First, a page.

Senshin: The Enlightened Mind

Martial Arts Blog

normrobitza On September - 28 - 2013

music-head-converted-copy_edited-11Stevie Wonder sang, “Music is a world within itself, with a language we all understand….” Music is like a language, all on its own, with or without words. Music has been described as “the language of the soul”.

Music can be a stimulant to intellectual and cognitive development. If you can associate a piece of music with something you are trying to remember, the information will come to you when you hear or even think of the piece of music. Songs can also be associated with a moment in time. If I play a song from my youth, I can remember events from my past. Music is an amazing tool to help build and maintain knowledge.

Introducing music to your training may seem strange. I don’t want you to develop the idea that all katas are performed to music and start competing in kata to music competition. What I am suggesting is using music to further help understand rhythm. The International Karate Daigaku’s Shuseki Shihan Frank Woon-A-Tai introduced me to training to music a long time ago. There is a video online somewhere of myself and Sensei Nick Quesnel doing an exercise under the guidance of Shuseki Shihan Woon-A-Tai. This exercise has us bouncing in stance to the rhythm of a piece of music. Then we take turns springing forward delivering a punch against each other to the beat. (If anyone has seen this video, please post a link to it in the comments. I have looked for it but can not find it.)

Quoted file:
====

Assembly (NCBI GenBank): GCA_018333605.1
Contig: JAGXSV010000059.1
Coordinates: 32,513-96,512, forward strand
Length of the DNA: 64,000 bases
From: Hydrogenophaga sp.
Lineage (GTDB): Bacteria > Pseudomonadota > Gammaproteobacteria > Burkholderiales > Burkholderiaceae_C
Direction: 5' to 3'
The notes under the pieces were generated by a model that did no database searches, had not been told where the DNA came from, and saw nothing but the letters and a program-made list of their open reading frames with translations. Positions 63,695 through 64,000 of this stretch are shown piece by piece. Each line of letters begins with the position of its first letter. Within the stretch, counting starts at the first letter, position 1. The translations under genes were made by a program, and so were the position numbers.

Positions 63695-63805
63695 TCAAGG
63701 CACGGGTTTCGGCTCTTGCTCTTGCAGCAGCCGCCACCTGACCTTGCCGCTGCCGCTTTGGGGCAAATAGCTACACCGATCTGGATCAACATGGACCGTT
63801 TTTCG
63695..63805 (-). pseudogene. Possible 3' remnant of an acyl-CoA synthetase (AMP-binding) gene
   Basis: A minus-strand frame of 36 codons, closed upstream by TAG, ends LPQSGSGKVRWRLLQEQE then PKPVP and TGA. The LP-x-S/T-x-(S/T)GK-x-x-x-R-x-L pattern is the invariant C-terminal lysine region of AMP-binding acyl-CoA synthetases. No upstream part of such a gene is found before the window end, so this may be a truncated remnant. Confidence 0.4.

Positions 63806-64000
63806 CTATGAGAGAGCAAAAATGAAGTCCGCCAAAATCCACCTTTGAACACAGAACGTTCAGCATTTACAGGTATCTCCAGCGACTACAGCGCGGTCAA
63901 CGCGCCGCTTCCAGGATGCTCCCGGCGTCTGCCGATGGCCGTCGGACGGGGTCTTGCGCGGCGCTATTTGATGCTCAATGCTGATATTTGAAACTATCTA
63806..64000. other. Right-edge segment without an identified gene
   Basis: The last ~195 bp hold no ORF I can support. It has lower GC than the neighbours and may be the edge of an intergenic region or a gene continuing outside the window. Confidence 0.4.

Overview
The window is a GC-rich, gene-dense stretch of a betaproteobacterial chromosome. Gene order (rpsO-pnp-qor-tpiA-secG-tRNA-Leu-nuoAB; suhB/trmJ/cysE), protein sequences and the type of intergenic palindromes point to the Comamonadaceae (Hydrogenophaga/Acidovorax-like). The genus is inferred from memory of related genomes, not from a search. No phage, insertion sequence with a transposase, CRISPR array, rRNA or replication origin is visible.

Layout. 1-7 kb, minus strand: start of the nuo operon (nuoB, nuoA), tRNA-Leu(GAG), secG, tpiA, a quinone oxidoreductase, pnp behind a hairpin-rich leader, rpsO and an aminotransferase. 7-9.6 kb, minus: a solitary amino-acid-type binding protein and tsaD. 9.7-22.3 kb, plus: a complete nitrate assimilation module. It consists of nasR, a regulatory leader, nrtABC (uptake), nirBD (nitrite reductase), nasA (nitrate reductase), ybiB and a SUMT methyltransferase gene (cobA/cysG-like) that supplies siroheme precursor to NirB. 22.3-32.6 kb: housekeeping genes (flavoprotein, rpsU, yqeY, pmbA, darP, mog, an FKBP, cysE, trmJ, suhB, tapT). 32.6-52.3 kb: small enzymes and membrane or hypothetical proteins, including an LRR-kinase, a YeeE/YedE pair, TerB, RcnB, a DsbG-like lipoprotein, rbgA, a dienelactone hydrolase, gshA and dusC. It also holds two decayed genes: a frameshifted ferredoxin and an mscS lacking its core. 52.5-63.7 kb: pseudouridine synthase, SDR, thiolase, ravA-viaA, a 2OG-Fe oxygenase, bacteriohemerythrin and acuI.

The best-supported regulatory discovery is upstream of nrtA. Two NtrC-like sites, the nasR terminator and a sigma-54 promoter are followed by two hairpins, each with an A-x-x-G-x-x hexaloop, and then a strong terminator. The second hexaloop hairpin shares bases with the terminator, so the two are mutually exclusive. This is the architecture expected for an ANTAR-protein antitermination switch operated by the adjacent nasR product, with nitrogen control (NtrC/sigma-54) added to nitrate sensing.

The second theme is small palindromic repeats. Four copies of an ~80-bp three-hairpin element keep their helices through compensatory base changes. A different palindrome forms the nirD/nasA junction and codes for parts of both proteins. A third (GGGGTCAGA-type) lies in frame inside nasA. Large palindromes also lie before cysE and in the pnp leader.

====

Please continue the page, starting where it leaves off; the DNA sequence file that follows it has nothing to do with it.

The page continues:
02bLearning and developing a sense of rhythm is essential to karate. All kata have a very specific rhythm or timing. Once you know and understand the rhythm, your kata will flow. Another area where rhythm and timing is key is in kumite. Sparring against an opponent requires you to understand how to pick up on your opponents timing and rhythm. This takes time and lots of practice. That is why we do not start off with teaching free sparring. We walk lower ranks through different levels of sparring; sanbon kumite (3 step sparring), ippon kumite (1 step sparring), juyi ippon kumite (semi-free sparring) and finally juyi kumitie (free sparring). At each level, you have the opportunity to experience different attacks and counters. This allows for connection to the rhythm of opponents and to see different attacks and learn how to defend against them. If you practice sparring to music, it will help develop a stronger understanding of the rhythm and timing.

One of my favorites katas to perform to music is Kanku Dai. I was taught the kata by Sensei Janice Pyke to the song, “Je t’aime moi non plus.” If you look for this song to practice the kata to, try to find and instrumental version. The lyrics are very risque. Remember that you are not performing the kata to its natural rhythm. Since you are using the music, the idea is to adapt the kata to the song.

Many years ago, a few of my students came to me after a class and told me that they were doing kata at a dance. They performed the techniques of Heian Shodan to a song that was playing at the dance. Everyone moved out of their way and stood in amazement of this new dance. They told me that some of the people at the dance asked them if they could teach them this new strange dance. When they tried to explain that it was karate they didn’t believe them.

Mixing karate training and music may seem strange but adding the stimulant to your karate development will dramatically help your skills. Once you experience the benefits of music as a training tool, you will see an huge improvement in your training. Try a little at first and then expand on it as your skills grow.


Categories: Teaching/Training

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